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Presidential non-debate

The unseemly sight of an ill-mannered and ill-tempered Donald Trump hurling abuse and bile-laden interjection at Joe Biden, and Hillary Clinton four years ago, took my mind back to a different era. During the 1976 election I travelled with both Jimmy Carter and Gerald Ford to many events around the country, including an eye-opening introduction to southern culture during a seven-week stint based in Georgia, but only covered one of the three live head-to-head debates.


It was the first one in September 1976 at the Walnut Street theatre, Philadelphia. The two antagonists were polite, even deferential, to each other, to such an extent that neither seemed to land a blow on the other, the outcome was not seen as a victory either way, it scarcely moved the then quite narrow poll ratings, and I had to struggle to get a story out of it.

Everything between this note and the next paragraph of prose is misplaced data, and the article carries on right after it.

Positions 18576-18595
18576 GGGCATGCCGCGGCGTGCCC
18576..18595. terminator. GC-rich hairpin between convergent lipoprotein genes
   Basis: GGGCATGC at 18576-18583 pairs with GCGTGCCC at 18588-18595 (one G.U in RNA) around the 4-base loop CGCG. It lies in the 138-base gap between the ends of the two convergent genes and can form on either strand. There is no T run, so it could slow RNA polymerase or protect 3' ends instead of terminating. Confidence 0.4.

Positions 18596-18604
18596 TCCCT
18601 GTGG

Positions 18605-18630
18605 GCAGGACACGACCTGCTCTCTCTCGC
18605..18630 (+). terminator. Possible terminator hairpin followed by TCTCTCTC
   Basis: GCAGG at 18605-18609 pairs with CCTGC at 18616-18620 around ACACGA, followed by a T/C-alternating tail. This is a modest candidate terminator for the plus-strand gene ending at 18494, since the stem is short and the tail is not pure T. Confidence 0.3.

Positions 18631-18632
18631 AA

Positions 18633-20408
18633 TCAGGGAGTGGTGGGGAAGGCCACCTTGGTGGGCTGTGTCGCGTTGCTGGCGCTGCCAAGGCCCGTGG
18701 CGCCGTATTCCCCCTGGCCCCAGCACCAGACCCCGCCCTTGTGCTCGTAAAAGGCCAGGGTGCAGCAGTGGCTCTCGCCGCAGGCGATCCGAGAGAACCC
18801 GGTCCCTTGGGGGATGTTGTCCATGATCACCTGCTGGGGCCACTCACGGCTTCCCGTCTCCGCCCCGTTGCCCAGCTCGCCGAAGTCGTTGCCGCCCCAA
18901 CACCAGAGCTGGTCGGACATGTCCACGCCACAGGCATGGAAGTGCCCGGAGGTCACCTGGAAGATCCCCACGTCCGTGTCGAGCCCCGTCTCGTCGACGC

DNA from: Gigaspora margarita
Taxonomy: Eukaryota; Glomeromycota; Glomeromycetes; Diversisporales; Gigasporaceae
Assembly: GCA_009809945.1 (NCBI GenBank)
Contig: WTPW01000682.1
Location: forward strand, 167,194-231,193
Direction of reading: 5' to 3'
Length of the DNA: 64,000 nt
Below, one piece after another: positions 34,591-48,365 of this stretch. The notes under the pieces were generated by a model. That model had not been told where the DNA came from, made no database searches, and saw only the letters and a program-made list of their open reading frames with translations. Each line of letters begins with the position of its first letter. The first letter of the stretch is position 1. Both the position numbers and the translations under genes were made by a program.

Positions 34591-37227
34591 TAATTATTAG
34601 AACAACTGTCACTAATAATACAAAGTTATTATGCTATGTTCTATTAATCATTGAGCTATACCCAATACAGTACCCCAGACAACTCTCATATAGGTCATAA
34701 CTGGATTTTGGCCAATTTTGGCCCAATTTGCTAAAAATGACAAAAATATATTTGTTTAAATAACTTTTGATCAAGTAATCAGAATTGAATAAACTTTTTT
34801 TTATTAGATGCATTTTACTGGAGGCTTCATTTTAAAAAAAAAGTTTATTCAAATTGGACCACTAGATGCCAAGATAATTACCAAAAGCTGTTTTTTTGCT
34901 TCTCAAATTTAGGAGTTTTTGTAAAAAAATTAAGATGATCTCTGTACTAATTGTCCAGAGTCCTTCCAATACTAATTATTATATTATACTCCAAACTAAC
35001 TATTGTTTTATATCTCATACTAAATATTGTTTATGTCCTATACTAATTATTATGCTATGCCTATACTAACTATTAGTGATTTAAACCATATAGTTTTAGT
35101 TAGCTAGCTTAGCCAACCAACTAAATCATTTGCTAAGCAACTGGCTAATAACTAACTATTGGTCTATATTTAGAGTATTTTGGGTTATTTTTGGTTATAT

Ford, who had at first trailed badly in the polls due to the pardon he had granted Richard Nixon, then shot himself in the foot in the second debate by declaring - amid the East-West Cold War - that there was "no Soviet domination of Eastern Europe and there never will be under a Ford administration". Carter needed only to stand and listen. Ford, a decent man thrust into the job, had none of Trump's armoury of fake news and bullet-proof feet. ■